Steelers wide receiver Hines Ward got off the plane wearing a black cowboy hat and a gleaming Texas-size belt buckle, possibly a reference to Green Bay Packers quarter Aaron Rodgers, who has made the "putting on the champion's belt" a signature move after touchdowns.

The Steelers offensive linemen were wearing throwback Michigan State Spartans No. 76 green jerseys, which NFL Network hosts surmised was in honor of Steelers lineman Flozell Adams, formerly No. 76 who was a longtime Cowboys starter until his release after the 2009 season.

Steelers quarterback Ben Roethlisberger was one of the first players off the plane and was taking cellphone video of the arrival, as was the player behind him, bushy-bearded defensive end Brett Keisel. Backup quarterback Charlie Batch was taking in the scene with a camcorder.

Steelers starting center Maurkice Pouncey was shown by NFL Network cameras on crutches and rode a golf cart to the buses. There are media outlets that are reporting Pouncey will not play in the Super Bowl because of an ankle sprain and possible broken bone.

The Steelers are scheduled to have a news conference with coach Mike Tomlin and some players at 1:30 p.m. today. NFL Network and ESPN are scheduled to have coverage.

The Green Bay Packers are scheduled to arrive at D/FW at around 3:30 p.m. The Packers are staying at the Omni Mandalay at Las Colinas.

Pittsburgh will practice at TCU, which has the Sam Baugh Indoor Practice Facility if that is needed. The Packers will practice at SMU or use Highland Park High School's indoor facility, should that be needed.

-- Vince Langford

Worst-case weather scenario may be looming for Super Bowl planners

Transportation writer Gordon Dickson has the latest on Tuesday's forecast, which appears to be getting worse by the minute. As he says, a moment of truth may be arriving for Super Bowl planners who promised they could handle any winter storms during the big week.

So far, though, the forecast is expected to be considerably better by Friday afternoon and into Super Bowl weekend. Here's the latest info from the National Weather Service Fort Worth's discussion board:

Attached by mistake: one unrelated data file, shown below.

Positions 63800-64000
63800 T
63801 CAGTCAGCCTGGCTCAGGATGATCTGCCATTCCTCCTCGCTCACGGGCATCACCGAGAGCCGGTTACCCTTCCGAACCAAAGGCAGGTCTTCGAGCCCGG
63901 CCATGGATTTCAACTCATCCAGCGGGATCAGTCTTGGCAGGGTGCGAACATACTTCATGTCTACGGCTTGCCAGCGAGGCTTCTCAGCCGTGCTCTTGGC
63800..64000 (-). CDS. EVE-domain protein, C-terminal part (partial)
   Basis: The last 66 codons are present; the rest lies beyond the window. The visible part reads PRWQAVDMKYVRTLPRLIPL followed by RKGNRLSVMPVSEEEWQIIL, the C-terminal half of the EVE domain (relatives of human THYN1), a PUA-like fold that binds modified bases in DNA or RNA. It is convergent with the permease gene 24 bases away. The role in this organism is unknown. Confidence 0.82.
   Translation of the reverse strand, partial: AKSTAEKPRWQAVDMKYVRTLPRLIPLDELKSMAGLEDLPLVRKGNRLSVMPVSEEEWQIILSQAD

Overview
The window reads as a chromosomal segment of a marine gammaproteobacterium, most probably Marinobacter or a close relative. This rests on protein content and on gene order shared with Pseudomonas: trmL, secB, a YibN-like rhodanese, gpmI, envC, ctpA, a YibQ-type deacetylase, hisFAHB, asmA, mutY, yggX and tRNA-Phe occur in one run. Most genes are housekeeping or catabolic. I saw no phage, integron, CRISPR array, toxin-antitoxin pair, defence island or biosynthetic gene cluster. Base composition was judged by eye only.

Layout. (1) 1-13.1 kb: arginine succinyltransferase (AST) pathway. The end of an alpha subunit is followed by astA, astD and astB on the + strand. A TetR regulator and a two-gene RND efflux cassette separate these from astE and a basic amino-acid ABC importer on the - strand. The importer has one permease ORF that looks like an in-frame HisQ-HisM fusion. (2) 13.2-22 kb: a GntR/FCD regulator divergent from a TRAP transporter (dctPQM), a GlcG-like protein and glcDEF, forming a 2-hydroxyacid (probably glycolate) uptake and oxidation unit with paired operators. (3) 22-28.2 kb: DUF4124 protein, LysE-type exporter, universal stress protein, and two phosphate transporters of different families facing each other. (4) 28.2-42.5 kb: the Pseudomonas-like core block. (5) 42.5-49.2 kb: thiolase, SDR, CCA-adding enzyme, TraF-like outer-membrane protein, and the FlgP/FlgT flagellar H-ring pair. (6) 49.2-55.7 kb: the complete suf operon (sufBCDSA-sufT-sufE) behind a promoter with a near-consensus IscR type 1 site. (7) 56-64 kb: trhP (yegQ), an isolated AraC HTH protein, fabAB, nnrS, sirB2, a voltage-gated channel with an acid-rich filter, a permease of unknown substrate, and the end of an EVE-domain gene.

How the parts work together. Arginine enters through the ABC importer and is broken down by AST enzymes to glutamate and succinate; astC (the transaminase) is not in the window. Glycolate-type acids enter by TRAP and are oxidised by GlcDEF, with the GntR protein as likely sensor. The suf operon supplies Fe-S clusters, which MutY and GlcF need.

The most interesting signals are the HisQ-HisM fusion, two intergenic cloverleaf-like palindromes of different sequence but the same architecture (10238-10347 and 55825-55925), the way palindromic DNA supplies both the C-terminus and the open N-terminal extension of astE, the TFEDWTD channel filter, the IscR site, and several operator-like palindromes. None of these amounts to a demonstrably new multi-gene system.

Dallas columnist blames Arlington for 'limp North Texas' Super Bowl designation

Wow, interesting column by Steve Blow of The Dallas Morning News.

"I blame Arlington for this.

What a bunch of whiners they have been just because they don't get equal billing with Dallas in every mention of the Dallas Cowboys.

Announcers get berated if they don't repeatedly refer to Arlington as the stadium site.

So to appease everyone, I suppose, we end up with this limp "North Texas" name for our first Super Bowl.

Not sure where to begin. I'll just say this:

The Super Bowl Host Committee has said from the beginning that regional cooperation was the goal.

They recognized that Dallas, Fort Worth, Arlington, Irving, Grand Prairie, Grapevine, etc., all had important roles to play in such a large endeavor.  Super Bowl Football

The "North Texas" description has nothing to do with any "whining" from Arlington. (And, yes, I acknowledge that Arlington can be a bit too touchy about the stadium's location. But that's not the point.)

Just like last year, when the Super Bowl was played in "South Florida," the NFL has begun to recognize that the game has grown so big that multiple communities need to be part of a hosting effort.

Just wanted to set the facts straight. Hope that doesn't sound like whining.

-- Kathy Vetter, editor (and Arlington resident)

(Photo of the NFL Experience, which is in Dallas, by The Associated Press)

Yum Yum truck, banished for Super Bowl, returns to downtown Fort Worth

The ever-popular Yum Yum Food Truck, temporarily banished from downtown Fort Worth as part of the city's "vendor sweep" before Super Bowl week, returned Monday morning. 

Yum Yum 1o (Photo by Ben Noey Jr. / Star-Telegram)